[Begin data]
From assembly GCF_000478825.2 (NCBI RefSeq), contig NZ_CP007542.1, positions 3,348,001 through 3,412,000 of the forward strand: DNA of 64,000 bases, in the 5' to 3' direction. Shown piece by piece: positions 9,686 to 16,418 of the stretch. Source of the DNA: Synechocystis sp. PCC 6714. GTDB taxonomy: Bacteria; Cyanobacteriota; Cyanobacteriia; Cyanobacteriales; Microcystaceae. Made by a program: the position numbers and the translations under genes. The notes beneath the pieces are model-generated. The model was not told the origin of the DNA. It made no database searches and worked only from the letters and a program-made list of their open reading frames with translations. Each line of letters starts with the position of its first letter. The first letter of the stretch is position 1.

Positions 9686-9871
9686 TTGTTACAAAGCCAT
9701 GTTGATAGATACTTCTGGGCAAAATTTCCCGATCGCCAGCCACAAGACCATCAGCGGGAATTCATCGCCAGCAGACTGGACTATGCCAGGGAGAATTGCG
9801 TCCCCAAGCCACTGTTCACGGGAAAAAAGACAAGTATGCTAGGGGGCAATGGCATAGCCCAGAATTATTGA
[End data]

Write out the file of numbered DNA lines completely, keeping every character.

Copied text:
From assembly GCF_000478825.2 (NCBI RefSeq), contig NZ_CP007542.1, positions 3,348,001 through 3,412,000 of the forward strand: DNA of 64,000 bases, in the 5' to 3' direction. Shown piece by piece: positions 9,686 to 16,418 of the stretch. Source of the DNA: Synechocystis sp. PCC 6714. GTDB taxonomy: Bacteria; Cyanobacteriota; Cyanobacteriia; Cyanobacteriales; Microcystaceae. Made by a program: the position numbers and the translations under genes. The notes beneath the pieces are model-generated. The model was not told the origin of the DNA. It made no database searches and worked only from the letters and a program-made list of their open reading frames with translations. Each line of letters starts with the position of its first letter. The first letter of the stretch is position 1.

Positions 9686-9871
9686 TTGTTACAAAGCCAT
9701 GTTGATAGATACTTCTGGGCAAAATTTCCCGATCGCCAGCCACAAGACCATCAGCGGGAATTCATCGCCAGCAGACTGGACTATGCCAGGGAGAATTGCG
9801 TCCCCAAGCCACTGTTCACGGGAAAAAAGACAAGTATGCTAGGGGGCAATGGCATAGCCCAGAATTATTGA